I just think it’s so cool how accurate the storyform can be, even down to the elements below the PSR – and all by following the main throughline story points, not even using the PSR in first draft.


Note to self. Refer to this note when we mentor.

This is super great. I’m curious about how exactly you implement this step in actual writing. Do you keep these justifications off to the side of your work to reference as you encode? Would you mind giving a example of the “final step” of your process?

  1. PRCO
  2. TKAD
  3. Justification
  4. (Final text)

Thanks John!
So, first a bunch of a caveats:

  • I usually do TKAD before PRCO (I feel like if the scene doesn’t at least have loose Situation, Activity, Attitude, Manners of Thinking, it has bigger problems)
  • It’s rare that I would use PRCO before I start to write the scene, although I think I have done it when I was nervous and procrastinating to start writing. For me, it’s more of a tool to use partway though the scene when things aren’t going well. That said, I’m sure for some writers it can be a fantastic tool to use ahead of time*.
  • Right now I’m doing revision so the examples I have are all scenes that were written first. Then I apply PRCO to make them better.

* This may depend where you fall on the plotter vs. panster spectrum. Here is a really good video that @Lakis shared with me: The Four Types of Novel Writers.

Yes, this is exactly how I do it. I use Scrivener and keep PRCO / Justification stuff in the Notes section for easy reference as I write. Sometimes my PRCO notes will even include little snippets of dialogue or whatever, so it’s nice to keep them close at hand.

Often as I write the scene, I’ll realize some of the PRCO/Justification notes aren’t quite right, and may update or just overrule them in the actual writing.

Does that help?


Do you find you do the justifications in the revision draft, @mlucas? I heard on a recent Writers Room that you write the story first, then find the storyform.

When you say this, had you been referring to any storyform? Or do you find it “already has” the appropriate elements for that storyform?

In reference to the Scrivener screenshot you show. I like how you use the notes section for this. Do you do a justification for the MC only, or do you try to have a justification for the person she is in conflict with as well? (That sounds like a lot of work, but it also seems like it would be helpful).

Yes I tend to start the story first, and figure out the storyform once I’m maybe 1/4 of the way into it. (But I do generally have the throughline domains in my head from the beginning; it’s almost hard not to. And as @jhull and @decastell have said recently, that’s where you get the most bang for your buck.)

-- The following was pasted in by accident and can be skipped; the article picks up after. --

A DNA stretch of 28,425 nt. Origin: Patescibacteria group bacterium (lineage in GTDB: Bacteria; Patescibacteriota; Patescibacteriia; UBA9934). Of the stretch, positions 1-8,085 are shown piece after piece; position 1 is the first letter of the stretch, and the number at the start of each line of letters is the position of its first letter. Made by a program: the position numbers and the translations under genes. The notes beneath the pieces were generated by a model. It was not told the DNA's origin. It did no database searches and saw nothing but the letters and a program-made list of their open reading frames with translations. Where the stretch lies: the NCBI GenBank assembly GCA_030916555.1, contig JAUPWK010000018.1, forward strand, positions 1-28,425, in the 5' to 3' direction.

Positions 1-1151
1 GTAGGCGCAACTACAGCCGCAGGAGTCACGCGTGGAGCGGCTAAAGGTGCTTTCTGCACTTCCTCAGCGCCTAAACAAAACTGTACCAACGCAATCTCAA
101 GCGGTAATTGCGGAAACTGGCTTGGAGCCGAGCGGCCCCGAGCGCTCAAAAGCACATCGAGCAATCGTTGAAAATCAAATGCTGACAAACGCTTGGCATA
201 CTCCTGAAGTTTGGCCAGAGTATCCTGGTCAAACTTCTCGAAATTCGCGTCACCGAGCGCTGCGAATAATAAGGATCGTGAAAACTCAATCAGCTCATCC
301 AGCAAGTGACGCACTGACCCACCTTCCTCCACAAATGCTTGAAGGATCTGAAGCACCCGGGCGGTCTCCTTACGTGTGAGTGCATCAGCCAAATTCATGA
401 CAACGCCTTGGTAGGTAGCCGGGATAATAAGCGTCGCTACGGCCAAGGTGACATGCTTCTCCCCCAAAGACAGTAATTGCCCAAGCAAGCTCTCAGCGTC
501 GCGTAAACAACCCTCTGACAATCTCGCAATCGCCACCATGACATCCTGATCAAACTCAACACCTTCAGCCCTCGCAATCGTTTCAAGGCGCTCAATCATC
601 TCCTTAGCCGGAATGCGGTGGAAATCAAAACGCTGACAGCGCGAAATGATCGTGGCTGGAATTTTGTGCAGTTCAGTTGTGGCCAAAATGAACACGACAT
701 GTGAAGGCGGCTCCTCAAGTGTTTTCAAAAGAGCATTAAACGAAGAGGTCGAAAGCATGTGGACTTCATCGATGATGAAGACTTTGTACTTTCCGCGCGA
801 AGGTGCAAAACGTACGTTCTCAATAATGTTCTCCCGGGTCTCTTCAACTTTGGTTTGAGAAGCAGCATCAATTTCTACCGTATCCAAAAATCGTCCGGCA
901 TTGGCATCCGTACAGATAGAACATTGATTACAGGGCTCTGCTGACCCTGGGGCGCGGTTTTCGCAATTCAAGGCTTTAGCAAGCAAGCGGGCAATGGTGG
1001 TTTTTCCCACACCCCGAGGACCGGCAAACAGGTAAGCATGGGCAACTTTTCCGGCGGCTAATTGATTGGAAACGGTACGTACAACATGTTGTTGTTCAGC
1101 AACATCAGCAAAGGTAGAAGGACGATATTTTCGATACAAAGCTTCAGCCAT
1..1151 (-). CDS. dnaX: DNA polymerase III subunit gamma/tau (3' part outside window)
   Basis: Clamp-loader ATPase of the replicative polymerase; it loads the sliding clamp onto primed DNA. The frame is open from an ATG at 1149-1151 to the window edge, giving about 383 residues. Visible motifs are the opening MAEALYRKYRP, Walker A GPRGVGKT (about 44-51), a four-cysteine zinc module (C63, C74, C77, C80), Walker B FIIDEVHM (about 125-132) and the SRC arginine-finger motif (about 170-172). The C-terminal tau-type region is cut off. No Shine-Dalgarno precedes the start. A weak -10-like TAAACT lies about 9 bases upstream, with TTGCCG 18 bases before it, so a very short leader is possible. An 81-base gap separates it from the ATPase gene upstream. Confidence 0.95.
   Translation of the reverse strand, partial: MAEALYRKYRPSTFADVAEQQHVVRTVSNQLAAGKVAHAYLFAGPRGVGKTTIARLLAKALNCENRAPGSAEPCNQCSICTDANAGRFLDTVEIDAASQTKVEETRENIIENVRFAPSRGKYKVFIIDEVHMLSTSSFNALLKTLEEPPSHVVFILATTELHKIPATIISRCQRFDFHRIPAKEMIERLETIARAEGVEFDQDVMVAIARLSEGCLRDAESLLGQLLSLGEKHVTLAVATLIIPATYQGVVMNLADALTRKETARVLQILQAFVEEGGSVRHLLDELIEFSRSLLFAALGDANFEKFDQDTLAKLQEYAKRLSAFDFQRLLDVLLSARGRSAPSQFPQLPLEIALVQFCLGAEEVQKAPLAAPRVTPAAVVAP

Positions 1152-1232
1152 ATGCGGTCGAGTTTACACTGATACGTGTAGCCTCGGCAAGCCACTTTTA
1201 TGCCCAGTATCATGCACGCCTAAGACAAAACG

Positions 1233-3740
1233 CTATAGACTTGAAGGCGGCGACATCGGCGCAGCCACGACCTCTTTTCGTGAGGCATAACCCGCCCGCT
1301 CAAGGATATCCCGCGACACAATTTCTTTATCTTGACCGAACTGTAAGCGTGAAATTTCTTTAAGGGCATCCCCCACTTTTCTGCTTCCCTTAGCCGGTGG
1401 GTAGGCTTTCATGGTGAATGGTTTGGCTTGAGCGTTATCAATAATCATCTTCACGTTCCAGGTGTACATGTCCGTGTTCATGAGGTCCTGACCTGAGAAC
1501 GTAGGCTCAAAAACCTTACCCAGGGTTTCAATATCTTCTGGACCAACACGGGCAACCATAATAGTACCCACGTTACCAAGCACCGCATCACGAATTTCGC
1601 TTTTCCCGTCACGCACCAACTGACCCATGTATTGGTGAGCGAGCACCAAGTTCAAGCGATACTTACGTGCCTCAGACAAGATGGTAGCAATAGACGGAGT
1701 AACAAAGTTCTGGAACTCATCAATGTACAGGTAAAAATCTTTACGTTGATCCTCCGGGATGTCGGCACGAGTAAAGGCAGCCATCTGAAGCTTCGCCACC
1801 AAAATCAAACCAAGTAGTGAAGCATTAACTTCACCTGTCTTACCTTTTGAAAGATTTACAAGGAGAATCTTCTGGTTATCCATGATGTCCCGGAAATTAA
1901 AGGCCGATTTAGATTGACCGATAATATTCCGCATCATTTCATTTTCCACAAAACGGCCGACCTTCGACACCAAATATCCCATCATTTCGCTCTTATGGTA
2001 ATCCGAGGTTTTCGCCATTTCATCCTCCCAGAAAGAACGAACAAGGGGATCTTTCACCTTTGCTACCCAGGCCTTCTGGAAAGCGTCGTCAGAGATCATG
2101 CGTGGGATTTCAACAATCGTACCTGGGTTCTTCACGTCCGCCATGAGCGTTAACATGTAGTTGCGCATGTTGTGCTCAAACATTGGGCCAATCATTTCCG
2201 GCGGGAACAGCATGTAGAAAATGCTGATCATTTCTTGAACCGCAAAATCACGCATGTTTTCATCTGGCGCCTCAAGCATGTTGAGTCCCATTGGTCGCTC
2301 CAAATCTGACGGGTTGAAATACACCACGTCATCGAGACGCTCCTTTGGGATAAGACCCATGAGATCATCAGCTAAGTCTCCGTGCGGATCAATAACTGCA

To me Justifications are just another tool for improving scenes, an extension of PRCO. (They can be used at other levels, any story point, but I haven’t tried that or found it necessary yet.) So I would use this tool during first draft or revision, any time I’m trying to improve a scene that’s not working quite right.

Not sure I understand the question. By “pretty much what I want it to be” I mean I like the scene as-is, at an intuitive level. So not looking at storyform to make that judgement (though if I like the scene, for sure that means it fits the storyform well enough, or it would feel “off”).

The idea is to create two opposing (can’t both be true) justifications for each PRCO element, so 8 in total. Each of those 8 can be drawn from any character or group’s perspective, though often the scene’s POV character will have the lion’s share.


I know this is an older post but I would love to know what this is (can I find this in dramatica software (windows annoyingly) somewhere? I’m interested in the pattern more than anything). Thanks!:

Also, Hi Jim!
resurrecting this thread in light of the recent workshop!
I thought I would pitch in with my experience as an author new to using dramatica. I found looking at the elements below helped me to think of the level above as what @jhull calls an ‘ing’ rather than as storytelling. So looking at what rationalisation is composed of helped me to show someone rationalisation-ING and that causing conflict rather than just a scene where someone rationalizes what they are doing.
I don’t know if that is of interest but hope so!

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I generated it from @bobRaskoph 's fabulous Table of Scenes Generator. It takes some exports from Dramatica and does the rest. It’s great.

There’s a separate thread if you need to ask questions about it: Table of Scenes & every possible story point on a single page


Thank you! I wasnt aware of this!

Hope you’re well. I think that’s a stupid question, but I would like to know if in the final text (or revision draft), we have to present both justifications?